Three terrorists who seized hostages at separate locations and ignited fear across Paris were killed Friday along with three of their hostages as the gunmen clashed with thousands of French security forces.
City officials scrambled to protect residents and tourists from further attacks, shutting down a famed Jewish neighborhood, putting schools under lock down and urging residents to stay indoors and remain vigilant.
France has been high alert since the country's worst terror attack in decades — the massacre Wednesday in Paris at the satirical newspaper Charlie Hebdo that left 12 people dead.
Two al-Qaida-linked brothers suspected in the Charlie Hebdo killings came out of their hideaway with guns blazing Friday, a French police official said. Brothers Cherif Kouachi, 32, and Said Kouachi, 34, killed in a shootout and their hostage was freed, authorities said.
Another gunman who took at least five hostages Friday afternoon at a kosher grocery in Paris also died in a nearly simultaneous raid there, said Gael Fabiano of the UNSA police union. The gunman was identified as Amedy Coulibaly.
Two police officials also confirmed Coulibaly's death and one said three hostages also died at the grocery. The two police officials were not allowed to give their names to speak about the quickly developing situation. None of the officials could say what happened to the woman listed on a police bulletin as his accomplice.
Security forces stormed the Paris grocery minutes after their counterparts assaulted the printing plant northeast of Paris where two brothers suspected in the Charlie Hebdo killings had holed up.
Moments later, several people were seen being led out of the Porte de Vincennes grocery store but security forces could still be seen moving around. It was not clear exactly how many hostages had been at the store or how many were freed.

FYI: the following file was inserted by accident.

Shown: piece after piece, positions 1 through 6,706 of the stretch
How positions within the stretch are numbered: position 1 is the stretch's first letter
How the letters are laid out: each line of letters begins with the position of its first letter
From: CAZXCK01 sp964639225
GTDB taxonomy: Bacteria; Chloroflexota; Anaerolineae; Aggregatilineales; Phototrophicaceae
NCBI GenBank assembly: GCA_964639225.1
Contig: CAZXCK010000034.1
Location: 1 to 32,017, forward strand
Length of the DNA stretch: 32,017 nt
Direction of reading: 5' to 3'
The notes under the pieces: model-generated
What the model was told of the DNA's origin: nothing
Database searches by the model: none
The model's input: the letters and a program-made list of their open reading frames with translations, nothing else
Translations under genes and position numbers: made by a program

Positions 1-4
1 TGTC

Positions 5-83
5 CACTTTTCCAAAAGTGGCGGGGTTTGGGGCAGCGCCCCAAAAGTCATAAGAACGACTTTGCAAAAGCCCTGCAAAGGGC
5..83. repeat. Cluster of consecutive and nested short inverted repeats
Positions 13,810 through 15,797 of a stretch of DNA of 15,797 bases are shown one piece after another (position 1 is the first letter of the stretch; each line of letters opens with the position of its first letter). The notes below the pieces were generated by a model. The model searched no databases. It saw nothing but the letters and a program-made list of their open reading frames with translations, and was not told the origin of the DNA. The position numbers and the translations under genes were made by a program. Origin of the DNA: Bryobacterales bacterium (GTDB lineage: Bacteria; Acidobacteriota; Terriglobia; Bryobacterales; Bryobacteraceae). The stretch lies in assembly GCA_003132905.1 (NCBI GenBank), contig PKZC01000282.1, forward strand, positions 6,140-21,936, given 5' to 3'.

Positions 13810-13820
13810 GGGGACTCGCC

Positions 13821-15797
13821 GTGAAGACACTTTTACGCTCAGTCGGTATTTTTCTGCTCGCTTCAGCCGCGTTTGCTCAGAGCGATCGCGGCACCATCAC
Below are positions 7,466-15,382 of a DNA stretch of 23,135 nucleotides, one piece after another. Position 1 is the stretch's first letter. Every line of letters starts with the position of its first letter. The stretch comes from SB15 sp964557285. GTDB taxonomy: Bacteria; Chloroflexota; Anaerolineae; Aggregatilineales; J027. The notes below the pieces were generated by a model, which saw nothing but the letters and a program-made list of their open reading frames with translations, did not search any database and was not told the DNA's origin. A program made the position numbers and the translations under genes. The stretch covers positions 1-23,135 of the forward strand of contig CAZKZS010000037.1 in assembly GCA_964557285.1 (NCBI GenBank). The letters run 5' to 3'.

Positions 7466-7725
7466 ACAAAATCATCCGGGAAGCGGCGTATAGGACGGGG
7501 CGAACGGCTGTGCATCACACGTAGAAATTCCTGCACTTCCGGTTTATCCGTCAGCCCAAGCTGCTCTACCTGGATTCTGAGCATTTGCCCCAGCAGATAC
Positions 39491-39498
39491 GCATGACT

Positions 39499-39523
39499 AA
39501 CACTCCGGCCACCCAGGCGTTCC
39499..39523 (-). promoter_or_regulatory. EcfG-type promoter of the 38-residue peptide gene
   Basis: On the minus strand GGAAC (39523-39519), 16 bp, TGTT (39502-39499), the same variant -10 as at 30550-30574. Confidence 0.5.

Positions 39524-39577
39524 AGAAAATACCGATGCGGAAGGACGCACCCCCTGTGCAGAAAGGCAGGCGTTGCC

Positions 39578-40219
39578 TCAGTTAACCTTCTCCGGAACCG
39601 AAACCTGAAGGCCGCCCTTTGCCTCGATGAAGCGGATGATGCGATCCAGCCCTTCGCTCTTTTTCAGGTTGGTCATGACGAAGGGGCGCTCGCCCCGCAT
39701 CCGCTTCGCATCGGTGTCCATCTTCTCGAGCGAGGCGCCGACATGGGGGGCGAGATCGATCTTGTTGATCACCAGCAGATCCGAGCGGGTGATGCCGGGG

Minutes before the storming, the gunman in a Paris kosher grocery store had threatened to kill his five hostages if French authorities launched an assault on the two brothers, a police official said. The two sets of hostage-takers know each other, said the official, who was not authorized to discuss the rapidly developing situations with the media.
By Friday afternoon, explosions and gunshots rang out and white smoke rose outside a printing plant in Dammartin-en-Goele, northeast of Paris. Security forces had surrounded the building for most of the day. After the explosions, a police SWAT forces could be seen on the roof of the building and one police helicopter landed near it.
Audrey Taupenas, spokeswoman for the town near the Charles de Gaulle airport, said the brothers had died in the clash.
Trying to fend off further attacks, the Paris mayor's office shut down all shops along Rosiers Street in the city's famed Marais neighborhood in the heart of the tourist district. Hours before the Jewish Sabbath, the street is usually crowded with shoppers — French Jews and tourists alike. The street is also only a kilometer (a half mile) away from Charlie Hebdo's offices.
At the kosher grocery near the Porte de Vincennes neighborhood in Paris, the gunman had burst in shooting just a few hours before the Jewish Sabbath began, declaring "You know who I am," the official recounted. The attack came before sundown when the store would have been crowded with shoppers.
The official said the gunman is also believed responsible for the roadside killing of a Paris policewoman on Thursday.
Paris police released a photo of the gunman, Amedy Coulibaly, and a second suspect, a woman named Hayet Boumddiene, who the official said was his accomplice.
Several people wounded when the gunman opened fire in the kosher grocery were able to flee and get medical care, the official said.
Police said 100 students were under lockdown in schools nearby and the highway ringing Paris was closed.
Hours before and 40 kilometers (25 miles) away , a convoy of police trucks, helicopters and ambulances streamed toward Dammartin-en-Goele, a small industrial town near Charles de Gaulle airport, to seize the Charlie Hebdo suspects, who had hijacked a car in a nearby town after more than two days on the run.
"They said they want to die as martyrs," Yves Albarello, a local lawmaker inside the command post, told French television station i-Tele.
Cherif Kouachi, 32, was convicted of terrorism charges in 2008 for ties to a network sending jihadis to fight U.S. forces in Iraq.
A Yemeni security official said his 34-year-old brother, Said Kouachi, is suspected of having fought for al-Qaida in Yemen. Another senior security official said Said was in Yemen until 2012.
Both officials spoke to The Associated Press on condition of anonymity because of an ongoing investigation into Kouachi's stay in Yemen.
Both brothers were also on the U.S. no-fly list, a senior U.S. counterterrorism official said, speaking on condition of anonymity because the official was not authorized to discuss foreign intelligence publicly.